Farm life gets boost from studies (Editorial)
Amid the continual drumbeat that modern agriculture is ruinous to air quality, water quality and quality of life in general, two studies released this summer offer reassurance to the contrary.
Scientists from The Ohio State University found that bacteria and other microbes from rural Amish babies, all with routine interaction with livestock, was far more diverse — in a beneficial way — than what was found in urban babies’ intestines.
And, in a first-of-its-kind experiment, they found evidence of how a healthier gut microbiome might lead to more robust development of the respiratory immune system.
“Good hygiene is important, but from the perspective of our immune systems, a sanitized environment robs our immune systems of the opportunity to be educated by microbes. Too clean is not necessarily a good thing,” said the study’s co-lead author Zhongtang Yu, a professor of microbiology in Ohio State’s Department of Animal Sciences.
This connection has led to a theory called the “hygiene hypothesis,” which is built on the idea that hyper-clean modern life — think antibacterial soap, ubiquitous hand sanitizer and scrubbed-clean homes and workplaces — has led to an increase in autoimmune and allergic diseases.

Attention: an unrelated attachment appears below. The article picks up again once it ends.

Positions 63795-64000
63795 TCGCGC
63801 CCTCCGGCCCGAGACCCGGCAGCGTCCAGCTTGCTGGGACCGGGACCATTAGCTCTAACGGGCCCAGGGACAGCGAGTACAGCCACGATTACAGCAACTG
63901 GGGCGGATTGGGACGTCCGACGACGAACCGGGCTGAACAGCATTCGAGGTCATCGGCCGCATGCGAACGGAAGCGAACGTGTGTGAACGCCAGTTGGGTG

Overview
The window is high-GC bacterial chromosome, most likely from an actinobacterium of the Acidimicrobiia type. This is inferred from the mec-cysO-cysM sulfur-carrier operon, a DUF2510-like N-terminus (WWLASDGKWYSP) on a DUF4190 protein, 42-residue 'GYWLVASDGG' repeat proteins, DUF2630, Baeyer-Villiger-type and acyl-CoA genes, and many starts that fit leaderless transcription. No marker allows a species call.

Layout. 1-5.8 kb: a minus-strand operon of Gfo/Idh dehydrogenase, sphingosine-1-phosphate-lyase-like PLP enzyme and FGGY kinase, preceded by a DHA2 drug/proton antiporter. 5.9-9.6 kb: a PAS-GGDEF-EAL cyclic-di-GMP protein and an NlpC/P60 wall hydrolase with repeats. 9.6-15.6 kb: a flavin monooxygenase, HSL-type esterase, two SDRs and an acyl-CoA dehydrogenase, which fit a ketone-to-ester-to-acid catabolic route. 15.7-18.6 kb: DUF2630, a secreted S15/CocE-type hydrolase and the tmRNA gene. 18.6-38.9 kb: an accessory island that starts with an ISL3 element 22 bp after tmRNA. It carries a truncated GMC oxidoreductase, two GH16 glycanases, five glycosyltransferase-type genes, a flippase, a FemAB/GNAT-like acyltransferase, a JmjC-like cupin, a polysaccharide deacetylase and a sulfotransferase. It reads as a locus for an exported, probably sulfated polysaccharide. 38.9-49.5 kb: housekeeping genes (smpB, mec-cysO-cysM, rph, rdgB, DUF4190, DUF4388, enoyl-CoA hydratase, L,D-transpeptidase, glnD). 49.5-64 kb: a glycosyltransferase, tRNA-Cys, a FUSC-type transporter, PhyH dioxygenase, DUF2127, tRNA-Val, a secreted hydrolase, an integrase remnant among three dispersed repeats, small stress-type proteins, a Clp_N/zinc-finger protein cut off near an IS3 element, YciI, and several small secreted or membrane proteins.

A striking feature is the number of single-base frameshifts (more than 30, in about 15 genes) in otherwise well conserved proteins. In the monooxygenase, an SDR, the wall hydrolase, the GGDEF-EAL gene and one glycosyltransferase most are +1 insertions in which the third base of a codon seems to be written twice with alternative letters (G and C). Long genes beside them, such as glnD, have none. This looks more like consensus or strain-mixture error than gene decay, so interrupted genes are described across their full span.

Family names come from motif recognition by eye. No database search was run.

The finding reminded us of a comment from Jeremy Jones, a swine judge from La Fontaine, Ind., who, while looking over top-placing hogs in the Delaware State Fair’s Livestock Extravaganza, said, “There’s no better place to raise a kid than in the livestock project.”
As a side note, the OSU team noted another important difference that could contribute to gut microbiome differences between the groups.
The Amish families grew and routinely ate their own produce. Then, across the Atlantic Ocean, researchers’ data from Finland’s National Institute for Health and Welfare showed child’s risk of developing asthma is lower the more the microbiota of the child’s home resembles that of a farm house.
In urban homes, factors that increased the farm-like features in the microbiota included wearing outdoor shoes indoors, the number of siblings and the age of the house; all factors that may increase transport of outdoor microbes into the home.
“The key characteristic of microbiota in homes protecting from asthma appears to be large abundance of bacteria which originate from the outdoor environment and are beneficial or harmless to health, relative to bacteria that are a potential threat to health,” said Senior Researcher Pirkka Kirjavainen.
Surely, none of this is surprising to you, but take comfort in knowing that science continues to back up the virtues of farm living and it’s still worth fighting for.
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